The evolution of imaging techniques has seen a sea change in the approach to parathyroid surgery over the last 20 years, with accurate preoperative localisation studies permitting a “minimally invasive parathyroidectomy” (MIP) that targets only the identified likely culprit lesion. This has largely replaced the more traditional “bilateral neck exploration” as the gold standard operation for PHPT. The most accurate of the preoperative localisation studies is the 99m-technetium scan, which utilises the propensity for preferential uptake of the radioisotope by hyperfunctioning parathyroid tissue to correctly identify the site of adenoma in 88% of cases (17). Advances in CT scanning through rapid scanning and fine resolution have given rise to the development of “4D CT” imaging for identification of parathyroid adenomas, These images are developed through a four phase scanning technique with injection of an iodine rich contrast, allowing for examination of the uptake and washout of contrast by highly vascular tissue (i.e., parathyroid adenomas) within the neck and mediastinum. This has allowed 4D CT to be used for accurate localisation of the correct quadrant of disease, with reported accuracy of up to 87% (18).
Diagnostic tests using either high dose radiation or radioisotopes are almost universally avoided during pregnancy due to theoretical teratogenicity, and we would advocate the use of ultrasonography as the first line localising investigation in pregnant patients. Ultrasonography has accuracy of up to 79% in experienced hands (17), and for this reason we would suggest that all pregnant patients with PHPT have localisation scans at a specialist centre to maximise the likelihood of success. Specialist centres may also have the facility to offer ultrasound guided fine needle aspirate of lesions, with measurement of the PTH within the aspirate. This technique offers an excellent reported rate for confirmation of the parathyroid origin of tissue (up to 100% accuracy) (19) but is of course dependent of the successful localisation of a lesion to target for aspiration. If ultrasonography fails to identify a lesion, the surgeon is then faced with two options: to undertake BNE, or to request a 99m technetium scan. The woman should be counselled as to the risks and of each; namely the risk of recurrent laryngeal nerve palsy in BNE and the risk of administering radioactive material to the developing foetus with a 88% chance of successful localisation. There have been reports of the use of 99m-technetium in three parathyroidectomies and in several other procedures, with no reported immediate foetal or maternal complications. However, as is so often the case in pregnancy, large scale trials with long term follow up have not been conducted. The risk of radioisotope administration is therefore largely unquantified. By contrast, the risk of BNE to the recurrent laryngeal nerves has been extensively documented and is less than 1% (20). Therefore, in cases such as patient D where ultrasonography has failed to identify a culprit lesion, we would advocate proceeding to a planned bilateral neck exploration. In this case, the lesion was found at the first side of exploration and the procedure could be halted successfully (thus reducing yet further the risk of nerve injury).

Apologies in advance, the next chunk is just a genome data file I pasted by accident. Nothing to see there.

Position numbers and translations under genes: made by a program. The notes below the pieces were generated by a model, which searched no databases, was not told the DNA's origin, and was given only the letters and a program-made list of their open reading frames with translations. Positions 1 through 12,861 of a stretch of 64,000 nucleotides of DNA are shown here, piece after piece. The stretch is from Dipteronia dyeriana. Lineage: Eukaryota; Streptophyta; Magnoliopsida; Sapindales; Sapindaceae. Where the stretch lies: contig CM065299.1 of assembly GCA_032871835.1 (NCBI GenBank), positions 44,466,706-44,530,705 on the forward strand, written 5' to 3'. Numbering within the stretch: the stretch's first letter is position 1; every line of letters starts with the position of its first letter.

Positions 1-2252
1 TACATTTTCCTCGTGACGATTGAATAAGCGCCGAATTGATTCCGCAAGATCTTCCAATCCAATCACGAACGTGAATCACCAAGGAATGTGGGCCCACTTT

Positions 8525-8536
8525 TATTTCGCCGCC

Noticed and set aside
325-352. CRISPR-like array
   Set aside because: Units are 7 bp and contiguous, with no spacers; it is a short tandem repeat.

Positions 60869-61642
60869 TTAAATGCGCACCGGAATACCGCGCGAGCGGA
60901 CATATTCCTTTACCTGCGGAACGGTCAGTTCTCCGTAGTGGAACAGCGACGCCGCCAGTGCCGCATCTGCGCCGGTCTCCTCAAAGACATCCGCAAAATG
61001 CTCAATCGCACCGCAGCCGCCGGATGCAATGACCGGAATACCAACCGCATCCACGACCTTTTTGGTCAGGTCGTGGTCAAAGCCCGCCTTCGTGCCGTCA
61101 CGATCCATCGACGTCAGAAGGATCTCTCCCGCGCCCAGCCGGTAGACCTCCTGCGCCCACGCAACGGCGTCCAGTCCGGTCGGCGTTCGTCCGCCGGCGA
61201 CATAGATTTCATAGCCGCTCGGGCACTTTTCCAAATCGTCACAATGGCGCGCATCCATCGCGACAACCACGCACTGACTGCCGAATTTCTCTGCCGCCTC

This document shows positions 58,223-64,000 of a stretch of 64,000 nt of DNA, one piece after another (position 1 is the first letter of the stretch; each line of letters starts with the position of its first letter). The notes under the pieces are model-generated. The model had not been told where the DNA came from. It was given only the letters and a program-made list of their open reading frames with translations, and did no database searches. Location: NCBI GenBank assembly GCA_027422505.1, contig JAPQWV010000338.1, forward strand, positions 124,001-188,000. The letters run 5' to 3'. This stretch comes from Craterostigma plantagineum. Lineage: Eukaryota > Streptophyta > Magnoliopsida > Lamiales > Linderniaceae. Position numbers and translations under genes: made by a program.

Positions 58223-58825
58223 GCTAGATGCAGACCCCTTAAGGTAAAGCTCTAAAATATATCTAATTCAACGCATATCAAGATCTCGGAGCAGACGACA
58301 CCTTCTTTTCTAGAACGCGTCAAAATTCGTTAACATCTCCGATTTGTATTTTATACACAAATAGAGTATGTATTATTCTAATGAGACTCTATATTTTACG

MIP and BNE have similar success rates of 95% of patients achieving long term cure (21), but for the 5% failed first operation there then is the question of how to approach reoperative surgery. Again, the possibility of 99m-technetium scanning could be raised with the patient, although its usefulness is actually significantly reduced in the previously operated neck. Other options for localisation include noninvasive techniques such as MRI scanning (43-71% success) (17) or invasive PTH venous sampling (71-90%) (22). A recent report has suggested promising results in the use of intraoperative ultrasound guided methylene blue administration in the reoperative neck (23), and in future this may become a useful investigation in pregnant patients requiring reoperation.